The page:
Spanish makes a great second language

Learning another language can be a fun and satisfying experience. Moreover, the joy of communicating with folks in their own language can be contagious. Just observe your kids or your neighbor’s kids. With the steady influx of immigrants and international students to our neighborhoods, children are picking up new languages from their friends and classmates right before our eyes.  And, they’re loving it.

More than half of European citizens speak a second language. However, in the U.S. a measly 9 percent of Americans are fluent in a second language. Perhaps it’s due to our geography, or perhaps it’s the global influence and status of the English language; whatever the reason most Americans have not felt the need to learn a second language.  

Have you ever wondered what we are missing by remaining monolingual? Why should we deny ourselves the ability to fully appreciate the global community?  Imagine experiencing a new culture as a participant rather than as a visitor.

Spanish is a wonderful choice for a second language. It is already the most popular second language in the U.S. and Canada. It is one of the easiest foreign languages for native English speakers to learn. There are plenty of similarities between the two vocabularies. Furthermore, written Spanish is simple to pronounce. It is almost entirely phonetic.

You may already know more Spanish than you think. Below is a short quiz. Give it a try.

  • rapido
  • universidad
  • problema
  • estudiante
  • pantelones
  • complicado
  • artista
  • fabuloso
  • geografia

All the terms in the above quiz are examples of “cognates.” Cognates are words that are easy to translate and recognize in English. The answers are as follows:

  • rapido/rapid
  • universidad/university
  • problema/problem
  • estudiante/student
  • pantelones/pants
  • complicado/complicated
  • artista/artist
  • fabuloso/fabulous
  • geografia/geography

Besides the fun and satisfaction derived from learning a new language. There are other benefits to being bilingual: 

*Learning a second language is an excellent way to learn English grammar, for the study forces you to examine how English is structured.

*Spain and Mexico are very popular vacation destinations. While visitors could have a wonderful time without knowing a single word in Spanish, speaking the language multiplies the fun.

*Immerse yourself in a different culture. Almost every Mexican restaurant has Spanish-language newspapers and periodicals available. Pick one up and see if you can translate any words. As you learn more Spanish, you’re enjoyment will grow. The ability to learn about a different culture in their own language is a ticket into a new culture. By the way, I’ve noticed nearly all the workers in the local Mexican restaurants will go out of their way to help us Gringos learn a little Spanish.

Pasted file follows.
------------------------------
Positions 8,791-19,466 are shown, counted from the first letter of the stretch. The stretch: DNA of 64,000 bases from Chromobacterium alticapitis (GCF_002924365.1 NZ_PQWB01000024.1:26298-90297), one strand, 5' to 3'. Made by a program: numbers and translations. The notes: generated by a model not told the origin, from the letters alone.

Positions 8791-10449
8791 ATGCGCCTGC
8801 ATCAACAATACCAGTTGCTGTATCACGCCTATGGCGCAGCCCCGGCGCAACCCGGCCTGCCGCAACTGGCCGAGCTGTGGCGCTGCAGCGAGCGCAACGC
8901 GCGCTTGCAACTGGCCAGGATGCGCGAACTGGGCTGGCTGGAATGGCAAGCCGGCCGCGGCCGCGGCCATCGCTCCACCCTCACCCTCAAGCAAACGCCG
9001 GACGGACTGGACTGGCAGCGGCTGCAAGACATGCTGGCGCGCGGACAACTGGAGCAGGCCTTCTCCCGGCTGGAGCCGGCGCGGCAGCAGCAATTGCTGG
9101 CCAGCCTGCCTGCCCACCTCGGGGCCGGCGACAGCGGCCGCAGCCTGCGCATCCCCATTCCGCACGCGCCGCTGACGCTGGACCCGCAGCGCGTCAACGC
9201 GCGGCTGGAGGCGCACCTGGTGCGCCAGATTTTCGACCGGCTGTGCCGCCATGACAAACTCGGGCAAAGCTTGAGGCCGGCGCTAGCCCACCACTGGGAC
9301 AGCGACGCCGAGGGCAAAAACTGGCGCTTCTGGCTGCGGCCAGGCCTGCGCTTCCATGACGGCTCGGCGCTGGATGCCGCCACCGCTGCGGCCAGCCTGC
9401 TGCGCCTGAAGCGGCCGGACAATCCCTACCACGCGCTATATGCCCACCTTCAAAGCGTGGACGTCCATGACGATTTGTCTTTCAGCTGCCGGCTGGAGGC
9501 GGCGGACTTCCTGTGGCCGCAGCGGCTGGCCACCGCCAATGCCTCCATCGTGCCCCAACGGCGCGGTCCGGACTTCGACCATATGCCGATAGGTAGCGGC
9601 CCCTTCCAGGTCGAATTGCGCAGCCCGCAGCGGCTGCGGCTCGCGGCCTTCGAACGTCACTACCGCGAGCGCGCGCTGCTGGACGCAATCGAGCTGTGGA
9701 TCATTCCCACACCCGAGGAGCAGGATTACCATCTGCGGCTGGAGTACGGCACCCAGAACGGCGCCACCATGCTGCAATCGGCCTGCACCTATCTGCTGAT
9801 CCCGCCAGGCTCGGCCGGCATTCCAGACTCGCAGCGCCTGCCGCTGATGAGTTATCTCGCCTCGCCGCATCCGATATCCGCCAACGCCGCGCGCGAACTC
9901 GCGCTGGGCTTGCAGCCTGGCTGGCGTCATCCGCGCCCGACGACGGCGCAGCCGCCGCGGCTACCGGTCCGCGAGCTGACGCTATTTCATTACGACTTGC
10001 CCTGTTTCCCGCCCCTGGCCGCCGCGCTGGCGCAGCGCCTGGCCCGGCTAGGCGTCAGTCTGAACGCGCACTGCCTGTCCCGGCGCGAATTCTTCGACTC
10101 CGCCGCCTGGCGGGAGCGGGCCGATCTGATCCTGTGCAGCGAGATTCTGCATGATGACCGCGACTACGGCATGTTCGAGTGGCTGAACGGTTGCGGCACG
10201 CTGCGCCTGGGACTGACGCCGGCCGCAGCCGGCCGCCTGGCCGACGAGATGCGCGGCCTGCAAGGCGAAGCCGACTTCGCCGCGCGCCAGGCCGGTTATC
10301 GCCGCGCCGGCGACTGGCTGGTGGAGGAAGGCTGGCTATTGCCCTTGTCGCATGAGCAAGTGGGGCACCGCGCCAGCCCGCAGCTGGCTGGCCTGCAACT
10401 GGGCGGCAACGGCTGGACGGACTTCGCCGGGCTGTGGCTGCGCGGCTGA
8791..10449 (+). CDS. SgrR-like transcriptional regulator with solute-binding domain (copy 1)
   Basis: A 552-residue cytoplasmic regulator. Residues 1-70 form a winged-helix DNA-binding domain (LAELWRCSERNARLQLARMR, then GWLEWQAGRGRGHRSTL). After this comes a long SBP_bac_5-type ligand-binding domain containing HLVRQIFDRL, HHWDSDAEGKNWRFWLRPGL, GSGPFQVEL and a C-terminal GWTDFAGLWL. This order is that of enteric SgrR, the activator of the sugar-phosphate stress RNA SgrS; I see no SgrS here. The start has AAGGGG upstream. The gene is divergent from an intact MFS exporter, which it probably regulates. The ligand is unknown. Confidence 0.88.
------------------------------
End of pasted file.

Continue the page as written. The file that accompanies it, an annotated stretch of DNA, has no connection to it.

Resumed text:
*In terms of jobs, learning Spanish can open numerous doors. A variety of opportunities are available to Americans who speak Spanish as a second language. Such employment can be found in the health, education, communication, and service industries, not to mention international trade and tourism.

 Now, let’s try one more quiz. Translate the following terms into English: 

  • Asisistir
  • Carpeta
  • Éxito
  • Largo
  • Parientes
  • Recorder
  • Vaso  

This was tricky. The terms in quiz 2 were examples of “false cognates,” words that look similar to English words, but have an entirely different meaning. 


  • Asisistir/to attend
  • Carpeta/file folder
  • Éxito/success
  • Largo/long 
  • Parientes/relatives
  • Recorder/to remember
  • Vaso/drinking glass   

This second quiz serves as a reminder that while Spanish is one of the easier languages to learn, learning a new language takes commitment. 

There are a variety of methods to learn a foreign language. Probably, the best way to learn a new language is to immerse yourself in that culture by interacting with native speakers. In my opinion, printed books are the least effective method to learn a new language; the importance of hearing authentic accents and inflections of the spoken language can’t be overstated. You might also enroll in a foreign language course. There are also numerous online sites that are well worth exploring. A few online sights are,, and 

Felicitaciones. Usted ha tomado la primera medida.  



About robertstevenson

Dr. Robert Stevenson is a Professor of Journalism and Director of Student Publications for the Department of Mass Communications and Theater at Lander University in Greenwood, SC. He received the Distinguished Faculty of the Year award for 2007-'08, and the Lander University Young Faculty Scholar Award in 2005-06. Stevenson also serves as chair of the Lander University American Democracy Project. First and Formost I am a dad of two wonderful boys.
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1 Response to Spanish makes a great second language

  1. Could not agree with you more! My husband and I run a Spanish Language program out of Minnesota ( and when we ask our students why they want to study, they tell us that they feel at a disadvantage while traveling. So often they find people who know some English, while they know none of the other language. This, they feel really isolates them from the place they have come to experience. Your point exactly. In fact we have just launched an on-line video learning program that brings Spanish learners to real conversations with native speakers. Nothing is contrived or scripted. My husband extrapolates pieces of the conversations then and teaches their significance…..the point is to help Spanish language learners get inside the culture as they are learning which gives the language context and enriches their learning beyond their expectations. Great article. Thanks. Joan Rojas

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